Addiction is a chronic and debilitating disorder which is characterised by a compulsive need to partake in, and continue to partake in, some behaviour even when the behaviour becomes detrimental to the self. The category of addiction is broad and incorporates both substance-related addictions, such as alcohol dependence and drug abuse, and activity-related addictions, including pathological gambling as well as problematic obsessions with shopping, eating, and even the internet. Regardless of the type of addiction there are several factors involved in the etiopathogenesis of addiction and these factors can be categorised as biological, psychological and social.
The term psychotherapy is also broad and encompasses a variety of sub-types including psychodynamic therapy, cognitive-behavioural therapy, person-centred therapy, and, more recently, mindfulness-based therapy. In the treatment of addiction, therapy is often used as an adjunct to the main form of treatment which may follow either a total abstinence model of treatment or the harm reduction model of treatment. Regardless of the type of therapy, or the model followed, psychotherapy can help address both the psychological and social aspects which may both be fuelling dependence and inhibiting recovery.
The psychotherapies used in the treatment of addiction disorders include the traditional psychotherapies, originally designed to tackle other psychiatric conditions, such as cognitive behavioural therapy (CBT), supportive-expressive therapy (SET), and interpersonal therapy (IPT), as well as those developed specifically to tackle addictive behaviours and processes, such as motivational interviewing (MI) (Woody, 2003). MI, which emphasises moving individuals towards recovery at their own pace, emerged as a response to the difficulties practitioners faced in treating ambivalent clients who were not ready or willing to give up their use of substances, which excluded them from partaking in many of the services which demand complete abstinence (Parks et al., 2004; Woody, 2003).
In terms of efficacy, evidence suggests that these psychotherapies, either used alone or in conjunction with another therapy or treatment method, can help addicts to overcome their addiction. For example, in a study investigating treatments for alcohol addiction, two behavioural-based therapies were compared against the standard form of out-patient care consisting of regular contact with a staff member at a clinic and self-help groups (Burtscheidt et al., 2002). In terms of total abstinence at 12-month follow-up both behavioural-based therapies proved significantly more effective than standard care amongst all those who remained in treatment, many more also improved their levels of drinking even if they had not reached complete abstinence. This same trend was maintained at 30-month follow-up. Unfortunately, this study suffered high drop-out amongst an already small sample size possibly biasing the results. In a larger sample of regular amphetamine users, Baker et al. (2005) found that CBT combined with a self-help book, as compared to a control group who were given a self-help book alone, brought about a significant reduction in amphetamine use with more CBT sessions relating to greater reductions in use. They also found reductions in the use of other drugs, in drug-related harm, and in levels of psychiatric distress, although the validity of comparing an active therapy treatment against the use of a self-help book, which lacks many of the features shown to make therapy effective, can be questioned. When compared against active treatments CBT still appears to be the most effective method in treating methamphetamine addicts (Lee & Rawson, 2008).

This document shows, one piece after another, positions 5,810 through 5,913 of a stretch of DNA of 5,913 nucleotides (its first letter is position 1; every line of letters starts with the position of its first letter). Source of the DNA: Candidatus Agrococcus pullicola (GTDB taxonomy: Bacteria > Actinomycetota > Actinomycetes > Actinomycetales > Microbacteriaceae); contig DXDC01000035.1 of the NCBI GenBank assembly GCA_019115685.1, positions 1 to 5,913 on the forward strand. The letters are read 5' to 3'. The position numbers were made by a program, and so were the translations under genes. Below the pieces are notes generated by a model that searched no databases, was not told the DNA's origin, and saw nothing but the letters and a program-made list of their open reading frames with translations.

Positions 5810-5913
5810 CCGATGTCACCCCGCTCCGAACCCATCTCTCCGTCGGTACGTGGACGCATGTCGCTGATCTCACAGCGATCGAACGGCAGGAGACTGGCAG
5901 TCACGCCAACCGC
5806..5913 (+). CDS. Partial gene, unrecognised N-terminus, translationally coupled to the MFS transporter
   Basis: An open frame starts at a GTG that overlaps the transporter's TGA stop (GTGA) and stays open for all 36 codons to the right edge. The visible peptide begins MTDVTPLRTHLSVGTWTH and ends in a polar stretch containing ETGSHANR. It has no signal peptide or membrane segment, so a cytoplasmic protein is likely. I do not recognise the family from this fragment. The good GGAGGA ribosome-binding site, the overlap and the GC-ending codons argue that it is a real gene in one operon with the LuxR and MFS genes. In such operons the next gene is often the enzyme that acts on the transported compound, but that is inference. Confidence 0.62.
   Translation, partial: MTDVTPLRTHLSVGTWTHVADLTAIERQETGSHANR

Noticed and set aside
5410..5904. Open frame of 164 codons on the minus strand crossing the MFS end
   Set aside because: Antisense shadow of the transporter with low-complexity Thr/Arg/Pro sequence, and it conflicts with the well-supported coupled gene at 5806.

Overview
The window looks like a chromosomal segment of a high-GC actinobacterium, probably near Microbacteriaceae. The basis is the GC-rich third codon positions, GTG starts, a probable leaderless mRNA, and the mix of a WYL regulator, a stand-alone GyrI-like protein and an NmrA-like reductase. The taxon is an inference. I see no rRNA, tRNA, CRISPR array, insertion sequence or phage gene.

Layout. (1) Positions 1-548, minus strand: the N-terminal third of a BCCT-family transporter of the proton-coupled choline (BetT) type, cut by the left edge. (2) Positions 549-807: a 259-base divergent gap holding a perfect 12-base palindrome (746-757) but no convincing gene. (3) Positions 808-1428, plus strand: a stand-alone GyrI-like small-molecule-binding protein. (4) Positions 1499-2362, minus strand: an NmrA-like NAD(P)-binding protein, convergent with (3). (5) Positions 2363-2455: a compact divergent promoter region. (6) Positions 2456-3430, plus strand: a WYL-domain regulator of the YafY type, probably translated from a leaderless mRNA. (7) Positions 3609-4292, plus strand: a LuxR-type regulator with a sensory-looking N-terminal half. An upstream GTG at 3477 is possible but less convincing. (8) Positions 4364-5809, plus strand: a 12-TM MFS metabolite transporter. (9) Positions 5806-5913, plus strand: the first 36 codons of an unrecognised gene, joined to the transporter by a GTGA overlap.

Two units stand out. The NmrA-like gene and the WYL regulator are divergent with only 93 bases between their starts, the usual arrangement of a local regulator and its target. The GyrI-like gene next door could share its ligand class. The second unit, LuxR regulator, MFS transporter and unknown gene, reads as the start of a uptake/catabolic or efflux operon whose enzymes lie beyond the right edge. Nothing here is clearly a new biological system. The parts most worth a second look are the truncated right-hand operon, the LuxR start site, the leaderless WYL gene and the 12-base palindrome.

Other studies have demonstrated that even very brief psychotherapeutic interventions can have long term effects. To illustrate, a 1.5-day intervention targeting smoking, which consisted of psychoeducation and cognitive training, produced both higher levels of, and longer term, abstinence rates than a control group who were administered a bupropion-only treatment (Zernig et al., 2008). Further, Babor (2004) found that, in a sample of chronic marijuana users, a brief 2-session treatment of motivational enhancement therapy was effective at reducing use as compared to a delayed treatment control. However, brief sessions appear not to be as useful in more severe forms of substance addiction. For example, adolescents provided with a single session of MI reduced smoking, alcohol and marijuana use but there was little notable change in use of stimulants or other illicit drugs (McCambridge & Strang, 2004).
When it comes to more severe substance addiction, it is common to compare treatment as usual (TAU), which is often drug replacement therapy where the addiction has been to heroin, with TAU plus psychotherapy. This is a practical consideration as drug replacement therapy can alleviate withdrawal symptoms which may complicate psychotherapeutic work (Carroll, 1997; Greenfield & Hennessy, 2011). It is also more appropriate for those not yet ready to commit to abstinence, but for whom a reduction in drug-related harm would be beneficial (Uchtenhagen, 2013). Clinically, it is important to know whether psychotherapy has any added benefit over and above the use of medical-based treatments alone. A study by Pan et al. (2015), which compared the proportion of opiate-free urine tests of 120 opiate-addicts undergoing methadone maintenance treatment (MMT) combined with weekly CBT sessions against 120 participants who simply underwent MMT, found that the former group had more opiate-free tests at 12 and 26 weeks and this difference was statistically significant. Further, CBT brought about improvements in psychological distress which may mediate outcome. This is a common finding amongst similar studies (Hayes et al., 2004; Montoya et al., 2005; Scherbaum et al., 2005) and in a large-scale systematic review (Dugosh et al., 2016).